|Frets, May 1987|
Leo Kottke: Fingerstyle Visionary Learns From Tradition
by Mark Hanson
Cover photo (cropped) by Tom Berthiaume
"I feel like I'm finally learning what the people who have gone before me have learned," says Leo Kottke. "If I could start my career over again, I would never get involved with fingerpicks. They just plain aren't necessary."
Such a statement might seem startling from fingerstyle guitar giant Leo Kottke -- especially since he built his reputation around the searing intensity of steel picks on steel strings. But his words aren't so surprising once you hear his most recent album: A Shout Toward Noon. In the same way that Kottke's early records exulted in sheer power, the new LP unabashedly celebrates richness of tone and rhythmic integrity.
Feeling upbeat about his transition from fingerpicks and thumbpick to no picks at all -- "It's so much more fun to feel the strings," he says -- Kottke is paying closer attention to classical music masters. One dividend: A more traditional right-hand technique is allowing him greater expressiveness. Beyond that, his readings of Mozart and Beethoven, and his scale studies, are opening other new vistas. And Leo Kottke, whose name once was almost a byword for alternate tunings, today plays all but exclusively in standard tuning.
The 41-year-old Kottke first rose to prominence in the early '70s. Another fingerstyle legend-to-be, John Fahey, gave Kottke a chance to display his technical prowess and compositional acumen on the anthology album, John Fahey, Leo Kottke, And Peter Lang, and on Leo's solo album 6 And 12 String Guitar. Both LPs were issued on Fahey's influential Takoma record label. Kottke`s Takoma success led to a lengthy association with Capitol Records, for whom he recorded five albums. Five more albums were forthcoming on the Chrysalis label. A three-and-a-half-year recording layoff after 1983's Time Step ended when Kottke signed with his current label, Private Music (220 East 23rd St. New York, NY 10010)
It was during the time away from the studio that Kottke made a quantum leap in his artistic development. Besides honing his sightreading and his musical knowledge, he put himself on a continuing program to upgrade his skills as an improviser. He also managed to effect a drastic overhaul of his technique -- a task dictated by physical ailments that could have finished the career of a less dedicated player. Kottke`s enthusiasm for his art is every bit as intense today as it was during his years as a mover and a shaker in the 70s guitar scene. The distinctive Kottke humor (which turns up both in the music and the liner notes on A Shout Toward Noon) also is as wry as ever. Our interview started on a typically improbable Kottke-esque note -- with Leo posing the opening question.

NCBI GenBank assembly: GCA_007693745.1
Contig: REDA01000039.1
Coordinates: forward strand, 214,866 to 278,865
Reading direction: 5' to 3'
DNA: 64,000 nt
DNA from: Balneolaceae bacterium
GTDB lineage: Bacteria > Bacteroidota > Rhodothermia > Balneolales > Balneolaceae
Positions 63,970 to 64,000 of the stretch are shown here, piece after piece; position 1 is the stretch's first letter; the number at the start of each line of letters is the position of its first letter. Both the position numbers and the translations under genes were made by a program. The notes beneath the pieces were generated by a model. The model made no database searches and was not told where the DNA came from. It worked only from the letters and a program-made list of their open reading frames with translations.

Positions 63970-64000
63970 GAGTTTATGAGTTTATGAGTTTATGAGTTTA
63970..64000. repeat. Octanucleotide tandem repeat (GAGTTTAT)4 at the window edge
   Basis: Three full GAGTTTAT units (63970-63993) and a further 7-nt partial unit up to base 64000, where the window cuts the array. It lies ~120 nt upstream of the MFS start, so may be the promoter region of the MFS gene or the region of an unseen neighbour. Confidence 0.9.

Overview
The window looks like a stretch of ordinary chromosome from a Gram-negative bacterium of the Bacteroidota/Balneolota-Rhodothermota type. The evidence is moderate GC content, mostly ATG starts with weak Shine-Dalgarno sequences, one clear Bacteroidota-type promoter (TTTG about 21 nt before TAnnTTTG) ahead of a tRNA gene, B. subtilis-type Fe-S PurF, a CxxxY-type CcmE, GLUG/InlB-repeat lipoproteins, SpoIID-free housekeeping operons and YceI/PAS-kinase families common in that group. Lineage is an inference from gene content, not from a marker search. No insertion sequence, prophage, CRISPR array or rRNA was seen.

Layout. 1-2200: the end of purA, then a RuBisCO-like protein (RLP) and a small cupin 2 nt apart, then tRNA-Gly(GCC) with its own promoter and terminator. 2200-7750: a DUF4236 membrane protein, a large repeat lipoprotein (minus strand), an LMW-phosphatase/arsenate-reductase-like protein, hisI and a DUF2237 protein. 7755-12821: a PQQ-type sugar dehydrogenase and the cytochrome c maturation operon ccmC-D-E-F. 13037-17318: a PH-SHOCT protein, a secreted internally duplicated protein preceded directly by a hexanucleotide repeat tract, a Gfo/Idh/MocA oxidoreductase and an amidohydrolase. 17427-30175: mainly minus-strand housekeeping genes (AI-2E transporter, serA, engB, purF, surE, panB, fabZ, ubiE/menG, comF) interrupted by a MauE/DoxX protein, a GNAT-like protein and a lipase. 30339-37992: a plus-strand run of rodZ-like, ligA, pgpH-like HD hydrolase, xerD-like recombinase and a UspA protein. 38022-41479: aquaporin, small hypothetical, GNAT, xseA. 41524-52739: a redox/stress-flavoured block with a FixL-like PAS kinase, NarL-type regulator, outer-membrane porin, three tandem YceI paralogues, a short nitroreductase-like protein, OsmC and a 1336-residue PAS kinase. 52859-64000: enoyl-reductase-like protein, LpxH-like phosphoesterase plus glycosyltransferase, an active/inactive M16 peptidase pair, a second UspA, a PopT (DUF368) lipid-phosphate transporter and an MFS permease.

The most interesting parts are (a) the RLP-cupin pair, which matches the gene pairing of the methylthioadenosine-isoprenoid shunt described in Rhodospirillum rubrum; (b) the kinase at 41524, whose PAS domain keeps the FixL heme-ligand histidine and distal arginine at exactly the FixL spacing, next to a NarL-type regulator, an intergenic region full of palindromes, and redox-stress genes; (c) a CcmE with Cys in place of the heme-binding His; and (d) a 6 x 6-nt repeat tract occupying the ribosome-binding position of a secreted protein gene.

Have you ever been scuba diving?
Scuba diving? No.
It's really something else. I'm trying to line up some gigs in places where I get to scuba dive during the day. I love it.
Is diving like playing music, in any way?
Tom Berthiaume captured Leo with his Hoffman 6-string guitar
Yeah; they're both like flying. It's the same total involvement. You are totally immersed in it -- in the elements.
You've been immersed in several major projects over the last few years. You had a serious problem with your right hand that required a substantial change in your technique. Did the problem develop gradually?
I was halfway through a tune at a gig in Denver and suddenly my fingers wouldn't move. My whole arm froze up. It was like pushing a refrigerator across the floor. A doctor told me I had a problem with the sheathing on the tendons in my arm. It would twist funny when I tense the muscles.
Were you able to continue performing?
Yeah; but a lot of my performances that year were pretty bad. I had to really swing my whole arm to get my fingers to move. I was literally clubbing the strings with my whole arm. It was a nightmare. I really thought it was over.
What did you do to remedy it?
First I got rid of the fingerpicks. Then I got rid of the thumbpick. I realized I wasn't going to get much further wearing them. A t first my tone was anemic without them. But I learned that with good position and a lot of balance, you can generate good tone and volume without all the force I had been using. The changeover was real tough, though.
Who helped you with your change in technique?
Stanley Watson, an English classical guitar teacher who taught in Rochester, New York. He had told me shortly before that Denver gig that I was playing too hard. [British guitarist] Davey Graham was one of his students. Unfortunately, Stanley's not around any more.
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